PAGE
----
All modern operating systems actually come with an optional command line interface all built in. Linux and MacOS have “terminal” whereas Windows offers “Powershell.” They all allow complete control over the system or access to features that may not be possible to use under their respective graphical user interfaces.
Commands are short, simple and usually descriptive. Some examples of Linux commands are:
- LS – List Structure – shows the contents of a directory
- RM – Remove – deletes a file or directory
- CP – Copy
- CHMOD – Change Mode – changes access rights to a file, folder or executable
- SUDO – Super User Do – Perform an action as a super user (administrator)
- TOP – Table of Processes – Shows what is running on the computer at any given time
Some commands cannot be entered on their own and require extra data in order to carry out their task. This extra data is called “parameters.” Furthermore, you may want to modify how a command is carried out, which can be done using switches.
For example, to delete a file, you need to give the name of that file:
But if you wanted to delete everything in a folder or directory, you’d need to use the -R switch to tell it to “recursively” delete things. Recursive mode means the delete command looks in every sub folder and deletes the contents therein.
RM -R myfoldertodelete
There is no help given to the user in a command line interface. To interact via command line, the user must be aware of all the commands that they may need in order to do their work. If you make a spelling mistake, the command line will simply return a rather unhelpful error message. This is obviously a steep learning curve, but once these commands have been learned users are able to interact with the computer system in an incredibly efficient and powerful manner.
Command lines offer one feature that no other interface does – scripting. This is an extraordinarily powerful tool which can be used to automate complex tasks. A script is effectively a computer program – it contains a list of commands which are executed by the command line. Any command that can be typed in to the command line can be used in a script.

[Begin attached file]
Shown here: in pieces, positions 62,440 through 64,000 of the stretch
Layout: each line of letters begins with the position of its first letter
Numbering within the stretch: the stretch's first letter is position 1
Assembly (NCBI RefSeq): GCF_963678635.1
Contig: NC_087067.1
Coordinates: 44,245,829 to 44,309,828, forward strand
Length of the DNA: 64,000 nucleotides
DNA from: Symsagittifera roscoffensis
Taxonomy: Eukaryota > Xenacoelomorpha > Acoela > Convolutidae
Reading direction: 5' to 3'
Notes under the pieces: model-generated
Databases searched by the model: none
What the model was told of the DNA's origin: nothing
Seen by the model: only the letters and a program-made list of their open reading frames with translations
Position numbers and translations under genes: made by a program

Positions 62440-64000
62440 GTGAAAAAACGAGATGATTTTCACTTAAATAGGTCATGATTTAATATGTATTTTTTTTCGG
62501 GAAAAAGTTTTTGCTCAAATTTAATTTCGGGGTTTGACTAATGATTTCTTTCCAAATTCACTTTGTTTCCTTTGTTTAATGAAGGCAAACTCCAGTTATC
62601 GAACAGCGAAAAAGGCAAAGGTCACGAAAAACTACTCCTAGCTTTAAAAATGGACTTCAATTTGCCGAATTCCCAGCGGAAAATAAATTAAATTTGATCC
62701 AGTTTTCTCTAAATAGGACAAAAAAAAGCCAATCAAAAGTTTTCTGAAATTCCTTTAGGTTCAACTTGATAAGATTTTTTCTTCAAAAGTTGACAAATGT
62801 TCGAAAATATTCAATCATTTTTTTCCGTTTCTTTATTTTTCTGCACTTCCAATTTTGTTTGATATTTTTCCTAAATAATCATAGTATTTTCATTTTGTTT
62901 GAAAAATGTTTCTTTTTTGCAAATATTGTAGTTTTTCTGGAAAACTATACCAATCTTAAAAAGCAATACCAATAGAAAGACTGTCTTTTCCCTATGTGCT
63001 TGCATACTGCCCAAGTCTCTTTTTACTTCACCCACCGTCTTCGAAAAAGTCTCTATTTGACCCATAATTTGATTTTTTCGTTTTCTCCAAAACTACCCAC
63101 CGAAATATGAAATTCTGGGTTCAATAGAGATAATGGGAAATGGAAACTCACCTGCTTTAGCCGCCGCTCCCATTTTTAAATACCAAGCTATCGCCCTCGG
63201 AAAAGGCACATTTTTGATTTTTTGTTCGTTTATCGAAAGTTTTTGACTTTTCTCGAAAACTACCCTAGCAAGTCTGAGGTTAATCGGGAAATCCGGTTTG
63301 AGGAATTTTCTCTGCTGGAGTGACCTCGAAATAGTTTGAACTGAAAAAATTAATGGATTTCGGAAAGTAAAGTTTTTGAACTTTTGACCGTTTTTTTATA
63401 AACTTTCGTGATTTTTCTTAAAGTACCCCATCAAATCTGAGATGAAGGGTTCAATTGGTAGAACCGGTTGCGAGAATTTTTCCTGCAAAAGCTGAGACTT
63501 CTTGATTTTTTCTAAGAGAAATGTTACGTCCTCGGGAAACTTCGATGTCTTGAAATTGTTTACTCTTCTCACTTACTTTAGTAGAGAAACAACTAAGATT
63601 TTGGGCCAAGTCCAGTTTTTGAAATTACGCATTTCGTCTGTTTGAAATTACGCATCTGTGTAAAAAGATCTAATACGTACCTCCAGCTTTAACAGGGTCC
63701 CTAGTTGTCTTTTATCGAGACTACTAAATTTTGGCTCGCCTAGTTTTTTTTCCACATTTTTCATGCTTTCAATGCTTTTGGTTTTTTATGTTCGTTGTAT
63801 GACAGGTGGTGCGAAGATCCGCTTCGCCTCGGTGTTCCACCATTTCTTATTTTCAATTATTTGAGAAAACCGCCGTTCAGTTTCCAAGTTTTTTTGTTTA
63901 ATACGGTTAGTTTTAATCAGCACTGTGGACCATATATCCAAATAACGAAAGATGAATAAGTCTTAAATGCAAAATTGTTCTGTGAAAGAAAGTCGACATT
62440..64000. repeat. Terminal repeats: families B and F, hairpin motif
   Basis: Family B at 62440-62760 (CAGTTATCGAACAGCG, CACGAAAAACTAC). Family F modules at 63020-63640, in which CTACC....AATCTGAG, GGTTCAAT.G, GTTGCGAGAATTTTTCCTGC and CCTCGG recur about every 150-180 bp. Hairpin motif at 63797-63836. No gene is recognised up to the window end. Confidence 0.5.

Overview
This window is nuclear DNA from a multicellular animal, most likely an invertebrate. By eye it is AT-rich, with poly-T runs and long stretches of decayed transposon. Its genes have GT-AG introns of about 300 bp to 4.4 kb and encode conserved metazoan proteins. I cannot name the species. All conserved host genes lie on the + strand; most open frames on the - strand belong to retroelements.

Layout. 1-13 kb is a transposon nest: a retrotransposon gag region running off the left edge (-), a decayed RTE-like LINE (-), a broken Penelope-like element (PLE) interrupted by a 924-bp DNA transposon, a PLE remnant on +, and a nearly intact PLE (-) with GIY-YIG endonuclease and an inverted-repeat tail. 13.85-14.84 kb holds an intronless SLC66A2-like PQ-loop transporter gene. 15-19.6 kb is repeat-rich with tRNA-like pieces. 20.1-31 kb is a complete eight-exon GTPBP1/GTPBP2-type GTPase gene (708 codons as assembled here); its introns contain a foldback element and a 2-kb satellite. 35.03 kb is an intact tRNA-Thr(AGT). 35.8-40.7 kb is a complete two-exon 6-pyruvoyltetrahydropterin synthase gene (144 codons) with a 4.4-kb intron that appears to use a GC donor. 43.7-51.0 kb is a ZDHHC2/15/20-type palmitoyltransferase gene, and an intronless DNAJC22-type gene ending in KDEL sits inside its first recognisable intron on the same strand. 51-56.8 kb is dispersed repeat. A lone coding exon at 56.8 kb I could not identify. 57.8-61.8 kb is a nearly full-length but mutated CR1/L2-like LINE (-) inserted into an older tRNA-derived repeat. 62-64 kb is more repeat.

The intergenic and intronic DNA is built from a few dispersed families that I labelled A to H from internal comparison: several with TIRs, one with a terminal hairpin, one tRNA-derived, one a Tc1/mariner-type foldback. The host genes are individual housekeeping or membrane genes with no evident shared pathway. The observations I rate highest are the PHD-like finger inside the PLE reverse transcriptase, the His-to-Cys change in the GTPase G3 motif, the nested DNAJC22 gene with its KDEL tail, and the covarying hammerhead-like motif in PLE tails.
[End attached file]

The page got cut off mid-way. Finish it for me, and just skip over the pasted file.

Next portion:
Scripts are used to perform repetitive tasks such as renaming a group of files, creating hundreds of new user accounts or performing the backup of files at a given time. The possibilities of script files are almost endless and they have the potential to save users hours and hours of work.
The example script below would take a folder of images and create thumbnails of those images in a new folder. Imagine if the folder contained 1000 images, this would take someone using a GUI many, many hours to complete. Using a script, the task can be run in the background and is likely to complete in seconds.
#!/bin/bash # This makes a directory containing thumnails of all the jpegs in the current dir. mkdir thumbnails cp *.jpg thumbnails cd thumbnails mogrify -resize 400x300 *.jpg
To summarise, a command line interface:
- Is entirely text based, no graphics are used, no mouse control
- All control of the computer is through the entry of short text based commands entered on a keyboard
- Commands usually describe the job they perform or are abbreviations – CP = Copy
The advantages of a CLI are:
- They are not resource intensive – CLI’s do not require large amounts of CPU power, time nor RAM space
- They are extremely powerful once users know the commands
- They can be used to create and run scripts which automate complex or time consuming tasks
The disadvantages of a CLI are:
- They are confusing for new users as they are not intuitive
- Mistakes result in error messages which can be difficult to understand
Graphical User Interfaces (GUI)
Most people will think that the Graphical User Interface is the operating system. This is a common and understandable misconception because GUI’s are the standard type of computer interface and it so successfully hides away all of the underlying complexity of the operating system that it would be reasonable to assume that the GUI is the system itself.
A GUI will consist of four main components, carrying the acronym WIMP:
- Windows – the ability to compartmentalise a program in its own container which can be moved, resized or minimised (hidden) on request.
- Icons – graphical representations of files, folders and programs to make it easy to know what things are just by looking at them
- Menus – to group together common options in a place which is convenient and easy to find.
- Pointer – either a mouse cursor on screen or your fingers, something which can be used to quite literally point at what you want to use, select or interact with.